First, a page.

Researchers at the University of California, San Diego School of Medicine have discovered a way to effectively deliver staurosporine, a powerful anti-cancer compound that has vexed researchers for more than 30 years due to its instability in the blood and toxic nature in both healthy and cancerous cells.
Faster, smaller and more energy-efficient - that is what computers of the future should be like. A new phenomenon stands to make a major contribution in this direction: It needs 100,000 times less current than existing technologies, and the number of atoms needed for a data bit could diminish significantly.
Instead of having to use tons of crushing force and volcanic heat to forge diamonds, researchers at Case Western Reserve University have developed a way to cheaply make nanodiamonds on a lab bench at atmospheric pressure and near room temperature.
Johns Hopkins researchers used suction to learn that individual "molecular muscles" within cells respond to different types of force, a finding that may explain how cells "feel" the environment and appropriately adapt their shapes and activities. A computer model the researchers developed also lets them predict what a cell will do in response to altered levels of those "muscles," a common occurrence in a variety of cancers.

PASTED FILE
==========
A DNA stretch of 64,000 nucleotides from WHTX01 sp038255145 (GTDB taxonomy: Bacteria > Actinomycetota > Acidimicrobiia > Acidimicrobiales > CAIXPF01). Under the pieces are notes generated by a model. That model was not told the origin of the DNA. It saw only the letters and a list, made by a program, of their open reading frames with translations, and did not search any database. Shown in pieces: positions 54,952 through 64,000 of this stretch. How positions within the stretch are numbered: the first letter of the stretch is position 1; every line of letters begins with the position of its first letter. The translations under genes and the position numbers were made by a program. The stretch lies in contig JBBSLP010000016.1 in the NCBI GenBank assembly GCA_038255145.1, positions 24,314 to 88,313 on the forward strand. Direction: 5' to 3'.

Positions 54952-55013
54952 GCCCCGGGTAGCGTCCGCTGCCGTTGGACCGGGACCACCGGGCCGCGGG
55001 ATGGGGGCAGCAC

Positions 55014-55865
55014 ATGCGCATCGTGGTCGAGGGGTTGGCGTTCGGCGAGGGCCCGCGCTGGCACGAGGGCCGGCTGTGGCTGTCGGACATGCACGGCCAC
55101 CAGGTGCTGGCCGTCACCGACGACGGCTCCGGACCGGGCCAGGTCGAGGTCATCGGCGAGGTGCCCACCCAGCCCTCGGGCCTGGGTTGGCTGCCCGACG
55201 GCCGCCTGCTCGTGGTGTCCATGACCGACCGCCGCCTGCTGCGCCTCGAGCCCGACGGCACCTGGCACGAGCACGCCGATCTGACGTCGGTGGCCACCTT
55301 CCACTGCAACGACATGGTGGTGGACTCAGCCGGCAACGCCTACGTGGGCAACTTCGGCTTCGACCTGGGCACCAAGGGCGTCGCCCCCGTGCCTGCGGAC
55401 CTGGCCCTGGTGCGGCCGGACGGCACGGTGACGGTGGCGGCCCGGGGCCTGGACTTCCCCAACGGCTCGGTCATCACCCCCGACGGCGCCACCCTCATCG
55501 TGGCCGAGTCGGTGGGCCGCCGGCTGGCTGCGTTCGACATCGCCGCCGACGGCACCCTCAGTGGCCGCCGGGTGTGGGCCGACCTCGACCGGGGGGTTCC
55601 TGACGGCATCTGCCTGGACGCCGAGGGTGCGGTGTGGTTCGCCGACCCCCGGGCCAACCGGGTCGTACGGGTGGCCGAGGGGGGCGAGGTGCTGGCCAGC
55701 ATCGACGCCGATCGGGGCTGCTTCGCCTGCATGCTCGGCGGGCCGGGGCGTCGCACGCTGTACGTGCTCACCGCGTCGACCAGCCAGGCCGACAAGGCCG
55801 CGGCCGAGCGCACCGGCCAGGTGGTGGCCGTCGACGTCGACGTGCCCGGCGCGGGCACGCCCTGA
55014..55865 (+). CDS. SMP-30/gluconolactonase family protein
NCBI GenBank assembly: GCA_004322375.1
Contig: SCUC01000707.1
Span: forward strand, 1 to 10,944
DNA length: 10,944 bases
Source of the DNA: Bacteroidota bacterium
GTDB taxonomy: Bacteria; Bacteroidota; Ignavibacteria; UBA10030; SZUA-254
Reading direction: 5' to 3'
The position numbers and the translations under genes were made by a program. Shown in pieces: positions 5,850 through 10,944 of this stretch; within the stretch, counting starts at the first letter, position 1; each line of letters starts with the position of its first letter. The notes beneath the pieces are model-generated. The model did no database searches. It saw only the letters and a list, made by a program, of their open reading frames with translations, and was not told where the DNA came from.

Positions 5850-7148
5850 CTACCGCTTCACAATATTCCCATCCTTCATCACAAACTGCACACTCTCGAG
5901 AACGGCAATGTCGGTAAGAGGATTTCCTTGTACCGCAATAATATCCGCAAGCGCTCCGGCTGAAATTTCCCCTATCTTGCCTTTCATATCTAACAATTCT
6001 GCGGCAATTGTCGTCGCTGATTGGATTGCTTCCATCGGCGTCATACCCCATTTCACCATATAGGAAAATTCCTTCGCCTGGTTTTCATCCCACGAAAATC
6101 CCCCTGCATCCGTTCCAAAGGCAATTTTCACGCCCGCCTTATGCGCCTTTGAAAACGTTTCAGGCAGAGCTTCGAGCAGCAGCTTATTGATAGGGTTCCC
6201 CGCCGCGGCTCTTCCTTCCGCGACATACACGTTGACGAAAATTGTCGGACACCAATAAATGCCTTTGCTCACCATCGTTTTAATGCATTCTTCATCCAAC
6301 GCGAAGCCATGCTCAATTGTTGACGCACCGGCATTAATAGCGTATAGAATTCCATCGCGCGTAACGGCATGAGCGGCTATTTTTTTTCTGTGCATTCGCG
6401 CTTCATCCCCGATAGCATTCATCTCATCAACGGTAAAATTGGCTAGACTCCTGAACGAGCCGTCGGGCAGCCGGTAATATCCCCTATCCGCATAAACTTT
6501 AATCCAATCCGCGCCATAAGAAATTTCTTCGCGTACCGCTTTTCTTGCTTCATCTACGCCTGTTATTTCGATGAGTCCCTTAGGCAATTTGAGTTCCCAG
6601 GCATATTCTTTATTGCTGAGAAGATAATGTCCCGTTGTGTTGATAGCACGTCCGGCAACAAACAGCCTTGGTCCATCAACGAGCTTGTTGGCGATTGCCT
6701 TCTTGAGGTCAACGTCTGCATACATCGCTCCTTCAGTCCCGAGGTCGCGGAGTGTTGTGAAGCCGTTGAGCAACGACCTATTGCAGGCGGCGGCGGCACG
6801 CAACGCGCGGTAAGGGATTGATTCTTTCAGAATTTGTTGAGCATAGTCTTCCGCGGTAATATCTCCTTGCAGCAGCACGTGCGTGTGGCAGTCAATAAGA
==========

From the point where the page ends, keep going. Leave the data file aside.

Flexible displays, cost-efficient solar cells for a new era of energy production, futuristic lighting at home - all require thin layers with specific properties. Scientists at the Leibniz Institute for New Materials are exploring new routes to such coatings in NanoSPEKT, a project funded by the German Federal Ministry of Education and Research (BMBF).
A South Korean joint industrial-academic research team has developed the technology to put forward the commercialization of nanowire that is only a few nanometers wide. It is expected to be applied in various fields such as semiconductors, high performance sensors, and biodevices.